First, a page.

Double cheeseburgers, dual videocards, Nickelodeon Double Dare. Things that come in pairs always seem to be good, and the Dualphone is no exception. Plug in the phone, hook up its base via USB to your computer, and plug in the phone line. As long as you have Skype installed, you can receive and make calls via your computer through your Skype connection.
Crucial pulled out all the stops with its new Gizmo Overdrive key. This drive roars past everything but Corsair’s fastest offerings.
The Gizmo’s read speeds are more than twice as fast as OCZ's Mini-Kart and Kingston's DataTraveler, and its write speeds are 30 percent faster. This kind of performance has a price, however, as the Gizmo is twice as expensive per gig as these other two.
Even after finding a good fit, many people have trouble with earbuds inexorably sliding out of their ear canal. Sennheiser thinks it has the solution—it’s called Twist-to-Fit— but we found this invention to be far worse than the problem.
Blu-ray has finally arrived, and like a lot of first-gen products, it’s big on price, but not so big on performance. Sure, we used it in the Dream Machine last month, and we stand by that decision. The Dream Machine is all about the bleeding-edge—it boasted a beta BIOS, a beta chipset, and a Blu-ray drive too, damn it, despite despite the fact that Blu-ray movies and blank media are incredibly scarce.
We carry a ton of data on our USB thumb drives that we wouldn’t want leaked on the Internet. Whether your key carries your “piss off” letter to your boss, a cache of all your passwords and serial numbers, or those incriminating videos that you took on your last trip to Amsterdam, you need to protect its contents. That’s where Private Disk comes in.
The Passport Pocket is slow. Way slow. Its read speed of our 3GB test file (590 seconds) was two minutes slower than that of the PNY and the Verbatim drives, and its write speed (636 sec) was three minutes slower than the PNY. That’s just ridiculous.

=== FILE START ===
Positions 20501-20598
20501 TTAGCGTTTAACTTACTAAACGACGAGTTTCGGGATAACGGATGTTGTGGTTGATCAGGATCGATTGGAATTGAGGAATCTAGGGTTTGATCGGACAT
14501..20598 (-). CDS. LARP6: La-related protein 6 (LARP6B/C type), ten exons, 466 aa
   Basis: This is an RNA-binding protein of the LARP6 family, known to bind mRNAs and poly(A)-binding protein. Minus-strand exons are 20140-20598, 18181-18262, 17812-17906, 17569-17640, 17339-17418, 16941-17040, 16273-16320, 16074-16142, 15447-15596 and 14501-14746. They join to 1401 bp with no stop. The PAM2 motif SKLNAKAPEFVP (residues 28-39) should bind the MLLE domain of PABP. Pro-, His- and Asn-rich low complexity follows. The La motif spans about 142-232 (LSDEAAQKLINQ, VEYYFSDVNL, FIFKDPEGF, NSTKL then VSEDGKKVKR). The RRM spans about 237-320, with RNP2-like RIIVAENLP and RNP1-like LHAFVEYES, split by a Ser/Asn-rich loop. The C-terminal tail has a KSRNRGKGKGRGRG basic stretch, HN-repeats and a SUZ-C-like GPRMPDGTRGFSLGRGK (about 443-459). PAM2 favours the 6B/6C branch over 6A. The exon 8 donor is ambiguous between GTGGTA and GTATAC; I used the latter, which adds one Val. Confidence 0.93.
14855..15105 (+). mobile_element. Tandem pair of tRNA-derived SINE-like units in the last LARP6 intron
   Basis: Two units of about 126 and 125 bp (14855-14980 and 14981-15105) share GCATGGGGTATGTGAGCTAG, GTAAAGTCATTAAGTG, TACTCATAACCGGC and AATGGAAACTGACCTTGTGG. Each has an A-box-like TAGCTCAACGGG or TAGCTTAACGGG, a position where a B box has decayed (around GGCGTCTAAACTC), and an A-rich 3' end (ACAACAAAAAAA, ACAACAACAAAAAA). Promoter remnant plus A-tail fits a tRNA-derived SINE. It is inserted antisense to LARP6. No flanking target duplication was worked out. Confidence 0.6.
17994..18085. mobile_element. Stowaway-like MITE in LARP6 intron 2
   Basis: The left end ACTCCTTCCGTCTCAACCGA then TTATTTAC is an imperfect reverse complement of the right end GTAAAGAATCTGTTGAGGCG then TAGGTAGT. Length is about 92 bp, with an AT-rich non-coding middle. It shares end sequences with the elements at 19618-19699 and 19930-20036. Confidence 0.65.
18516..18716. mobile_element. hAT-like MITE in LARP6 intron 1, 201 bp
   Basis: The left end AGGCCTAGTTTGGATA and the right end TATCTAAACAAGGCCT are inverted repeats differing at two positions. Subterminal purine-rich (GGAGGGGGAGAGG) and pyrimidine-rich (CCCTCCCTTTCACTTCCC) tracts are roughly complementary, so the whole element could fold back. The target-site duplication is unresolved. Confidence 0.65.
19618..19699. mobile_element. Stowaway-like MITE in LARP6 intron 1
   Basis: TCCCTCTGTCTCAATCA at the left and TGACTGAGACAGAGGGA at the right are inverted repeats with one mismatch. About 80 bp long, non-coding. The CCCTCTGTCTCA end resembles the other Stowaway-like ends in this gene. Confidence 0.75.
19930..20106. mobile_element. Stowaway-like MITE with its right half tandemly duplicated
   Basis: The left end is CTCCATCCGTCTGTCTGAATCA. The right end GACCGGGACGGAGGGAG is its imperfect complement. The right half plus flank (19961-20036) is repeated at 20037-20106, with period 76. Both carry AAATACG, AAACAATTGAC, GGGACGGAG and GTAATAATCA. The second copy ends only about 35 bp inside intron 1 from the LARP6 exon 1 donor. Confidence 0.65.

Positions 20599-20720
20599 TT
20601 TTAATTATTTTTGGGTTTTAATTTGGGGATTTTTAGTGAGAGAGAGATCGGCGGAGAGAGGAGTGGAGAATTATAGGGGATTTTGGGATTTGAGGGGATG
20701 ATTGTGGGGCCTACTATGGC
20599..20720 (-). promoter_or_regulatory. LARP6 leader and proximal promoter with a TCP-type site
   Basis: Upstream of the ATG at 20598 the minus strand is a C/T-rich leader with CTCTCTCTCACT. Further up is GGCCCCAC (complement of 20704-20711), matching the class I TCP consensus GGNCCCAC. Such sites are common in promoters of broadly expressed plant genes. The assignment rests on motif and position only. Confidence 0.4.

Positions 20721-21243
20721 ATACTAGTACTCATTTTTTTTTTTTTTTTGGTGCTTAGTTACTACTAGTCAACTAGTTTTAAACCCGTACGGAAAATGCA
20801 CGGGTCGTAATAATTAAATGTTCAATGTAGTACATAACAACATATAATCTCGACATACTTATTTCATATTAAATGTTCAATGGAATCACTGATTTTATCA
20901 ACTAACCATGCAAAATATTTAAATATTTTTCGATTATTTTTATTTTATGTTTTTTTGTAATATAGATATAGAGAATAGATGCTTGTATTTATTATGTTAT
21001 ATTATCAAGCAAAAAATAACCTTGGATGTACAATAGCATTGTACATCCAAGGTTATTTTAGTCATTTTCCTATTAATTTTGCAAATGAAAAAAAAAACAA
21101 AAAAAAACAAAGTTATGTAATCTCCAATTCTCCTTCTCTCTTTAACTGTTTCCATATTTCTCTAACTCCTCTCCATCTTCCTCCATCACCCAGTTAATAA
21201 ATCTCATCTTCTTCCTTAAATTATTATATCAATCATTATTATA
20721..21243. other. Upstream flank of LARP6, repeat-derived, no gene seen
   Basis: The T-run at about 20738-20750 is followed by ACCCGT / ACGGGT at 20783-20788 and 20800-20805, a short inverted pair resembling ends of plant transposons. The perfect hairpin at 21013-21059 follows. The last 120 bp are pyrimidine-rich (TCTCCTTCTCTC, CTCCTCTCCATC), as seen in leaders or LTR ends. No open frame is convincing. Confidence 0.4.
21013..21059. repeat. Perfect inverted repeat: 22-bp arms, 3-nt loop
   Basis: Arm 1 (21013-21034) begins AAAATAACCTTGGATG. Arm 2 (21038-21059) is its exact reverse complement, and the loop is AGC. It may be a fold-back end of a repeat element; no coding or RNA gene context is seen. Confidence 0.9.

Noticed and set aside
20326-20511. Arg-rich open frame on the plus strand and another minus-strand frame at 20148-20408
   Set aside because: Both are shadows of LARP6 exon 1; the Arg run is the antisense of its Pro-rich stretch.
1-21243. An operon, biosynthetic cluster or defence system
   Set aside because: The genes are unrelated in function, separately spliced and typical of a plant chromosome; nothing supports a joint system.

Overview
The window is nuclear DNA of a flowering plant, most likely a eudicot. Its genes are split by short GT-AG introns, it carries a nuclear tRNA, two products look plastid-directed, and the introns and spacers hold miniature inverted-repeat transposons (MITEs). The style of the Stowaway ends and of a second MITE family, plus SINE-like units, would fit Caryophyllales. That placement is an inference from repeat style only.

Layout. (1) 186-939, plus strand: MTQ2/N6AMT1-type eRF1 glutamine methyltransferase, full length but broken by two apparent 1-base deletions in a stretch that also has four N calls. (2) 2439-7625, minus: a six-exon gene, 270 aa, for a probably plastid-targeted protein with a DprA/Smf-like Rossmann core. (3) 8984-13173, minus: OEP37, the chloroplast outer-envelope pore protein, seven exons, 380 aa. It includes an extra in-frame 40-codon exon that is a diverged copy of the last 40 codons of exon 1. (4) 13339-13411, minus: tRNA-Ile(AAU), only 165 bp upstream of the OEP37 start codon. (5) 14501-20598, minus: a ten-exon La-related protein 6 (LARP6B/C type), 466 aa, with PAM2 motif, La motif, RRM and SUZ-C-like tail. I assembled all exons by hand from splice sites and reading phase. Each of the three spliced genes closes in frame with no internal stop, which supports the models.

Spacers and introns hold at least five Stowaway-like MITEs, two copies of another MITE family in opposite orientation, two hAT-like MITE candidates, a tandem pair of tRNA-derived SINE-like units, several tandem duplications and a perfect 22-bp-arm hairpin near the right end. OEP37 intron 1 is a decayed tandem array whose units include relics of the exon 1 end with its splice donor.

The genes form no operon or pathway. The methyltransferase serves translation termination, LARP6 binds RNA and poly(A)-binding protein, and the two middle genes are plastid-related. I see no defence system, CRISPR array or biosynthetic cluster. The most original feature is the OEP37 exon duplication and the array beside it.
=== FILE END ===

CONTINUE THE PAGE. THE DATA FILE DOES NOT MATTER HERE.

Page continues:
Wouldn’t it be great if you could get a DIY notebook and install your components without having to crack open the manual?
That’s what Asus expects people to do with its compact new Z62J notebook. This 5.5-pounder features a 14-inch glossy screen, a built-in camera, an nVidia GeForce Go 7300 videocard with a 128MB frame buffer, and support for Intel’s Core Duo/Centrino Duo CPUs.
If you want to judge nVidia’s vision for the new AM2 nForce 590 SLI chipset, look no further than Foxconn’s C51XEM2AA. This motherboard is the closest you’ll get to nVidia’s concept design. In fact, nVidia even wrote the BIOS for this board.
Verbatim’s Store ‘n’ Go offers sassy looks and an awesome software package named Ceedo Mobile Launchpad. When the drive is inserted into a USB port, something similar to the Windows Start menu appears in the middle of the taskbar. This menu lets you run a variety of free programs right off of the drive itself.